Sunday, March 3, 2024

Scott Listfield is an American painter known for his dystopian artworks (Astronaut Dinosaur) featuring a lone exploratory astronaut lost in a landscape cluttered with pop culture icons, corporate logos, and tongue-in-cheek science fiction references”.

Scott Listfield has exhibited his work in Los Angeles, London, Chicago, New York, San Francisco, Miami, Montreal, Boston, and many other nice places.

“In many ways, the year 2001 failed to live up to expectations. And yet the world today is peculiar in ways unimagined in 1957, when Sputnik was launched, or in 1968, when 2001 was released, or even in 1994, at the dawn of the internet. The present is in fact a very unusual place, and it’s strangest in the ubiquity of things we take for granted. The astronaut in my paintings is simply here to explore the present

Scott, where do you get your inspiration?

The supermarket. Walking alone at night. Traveling. Reading science fiction, both the classics and some of the hackier stuff. Netflix. Just being a normal 21st century person, watching for the calm moments amidst the chaos.

What is the relationship and influence between your cultural background (country, studies, etc.) and your artworks?

Well I studied art in school and now I make art for a living, so that seems pretty linear. I grew up in America in the 80’s and 90’s and I watched a lot of TV and went to McDonald’s playlands on occasion although I was allergic to whatever the hell they made Chicken McNuggets out of back then, so that dulled my enthusiasm for fast food. But that was my culture growing up. That’s what I have in common with my peers. Return of the Jedi, french fries, Dunkin Donuts, Transformers. I thought I would grow up into a 21st century with flying cars and robot best friends, because everything I watched on television told me that’s what the year 2000 would look like. Instead I ended up living in a future of Facebook algorithms, the internet in our pocket, pizza delivery drones, and a company that literally makes an edible product called Soylent. That divide, between the future I thought we’d get, and the strange one we’re living in, is what inspires my work.

What are you focused on?

Painting astronauts and, sometimes, dinosaurs.

Have you encountered any difficulties when you first started your art/freelance career?

Does anybody answer no to this question? Nope, just smooth sailing. Instant success. Seriously though, I’ve had twenty failures for every success, but fashioning a career out of making art is hard and I never expected otherwise. I worked a full time day job on top of my art career for 15 years before finally making a go of it full time. I worked through the economic crash of 2008, when my art career was just starting to pick up steam and then every single gallery I was working with went out of business and I had to start over again. Like with any artist, there were hundreds of times over the years where I could have walked away from it all, and no one would have cared even a little bit, and the world would have turned out just fine. But I am stubborn and I like painting and I felt like I had maybe something to say, so I kept at it. Things are going pretty well right now, but who knows what tomorrow will bring? I just keep painting like it all might go away again.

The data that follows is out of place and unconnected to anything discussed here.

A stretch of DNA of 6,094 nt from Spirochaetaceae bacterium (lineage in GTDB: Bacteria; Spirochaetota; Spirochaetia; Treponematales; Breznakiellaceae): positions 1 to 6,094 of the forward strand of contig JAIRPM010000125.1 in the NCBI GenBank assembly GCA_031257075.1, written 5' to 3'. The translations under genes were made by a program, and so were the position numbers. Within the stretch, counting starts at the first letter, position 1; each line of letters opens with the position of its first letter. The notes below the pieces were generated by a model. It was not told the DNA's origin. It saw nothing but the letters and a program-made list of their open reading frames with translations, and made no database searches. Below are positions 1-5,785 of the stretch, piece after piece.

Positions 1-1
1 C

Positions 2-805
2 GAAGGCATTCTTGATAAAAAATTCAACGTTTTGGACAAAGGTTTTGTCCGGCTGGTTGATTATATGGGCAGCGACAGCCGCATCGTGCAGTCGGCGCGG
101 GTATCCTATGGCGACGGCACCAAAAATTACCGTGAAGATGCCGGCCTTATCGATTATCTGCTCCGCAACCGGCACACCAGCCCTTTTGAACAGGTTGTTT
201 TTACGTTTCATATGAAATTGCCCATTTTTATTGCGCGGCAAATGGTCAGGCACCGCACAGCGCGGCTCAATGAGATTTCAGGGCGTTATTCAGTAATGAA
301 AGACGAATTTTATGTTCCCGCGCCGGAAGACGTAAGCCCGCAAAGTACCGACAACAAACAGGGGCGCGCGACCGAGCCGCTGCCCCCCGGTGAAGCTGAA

Over these years, what is the most important thing you have learnt from your profession?

In some ways art is just like everything else. You have to work extraordinarily hard, and actually making the artwork is only a small portion of what it takes to make a career out of it. You have to be your own agent, business manager, product manager, social media manager, and a thousand other things. If you have a romantic notion of the artist just sipping a cappuccino and making art all day, staring at flowers or something, and wistfully glancing at the sea. Well, you’re going to be a bit disappointed. But that’s fine. Simple romantic notions are a bit boring in my book anyways.

Do you think that a creative job is just creativity or it’s discipline too?

You’d be hard pressed to find anyone who is creative but undisciplined having much success. One without the other doesn’t get you that far. There’s nobody out there handing out awards for people who are creative but don’t really accomplish much. Creativity without discipline is a nice hobby. Which is fine. Hobbies are cool. But if you want to make a career out of something, or even just get your work out there in the world, you better be ready to get some work done, make some sacrifices, and dedicate a significant portion of your time to something bigger.

Are you currently working on new projects?

Yup. Always working on new projects. My next solo show opens June 2, 2018 at Spoke Art in San Francisco. Then I’ve got a two person show with Josie Morway coming up in October at Antler Gallery in Portland, OR.

That divide,
between the future I thought we’d get,
and the strange one we’re living in,
is what inspires my work

“You have to work extraordinarily hard, and actually making the artwork is only a small portion of what it takes to make a career out of it. You have to be your own agent, business manager, product manager, social media manager, and a thousand other things”.

Creativity without discipline is a nice hobby. Which is fine. Hobbies are cool. But if you want to make a career out of something, or even just get your work out there in the world, you better be ready to get some work done, make some sacrifices

Artist Website > astronautdinosaur.com

Instagram > @scottlistfield

Twitter > @scottlistfield

Facebook > facebook.com/scottlistfieldartist

Tumblr > astronautdinosaur.tumblr.com

 

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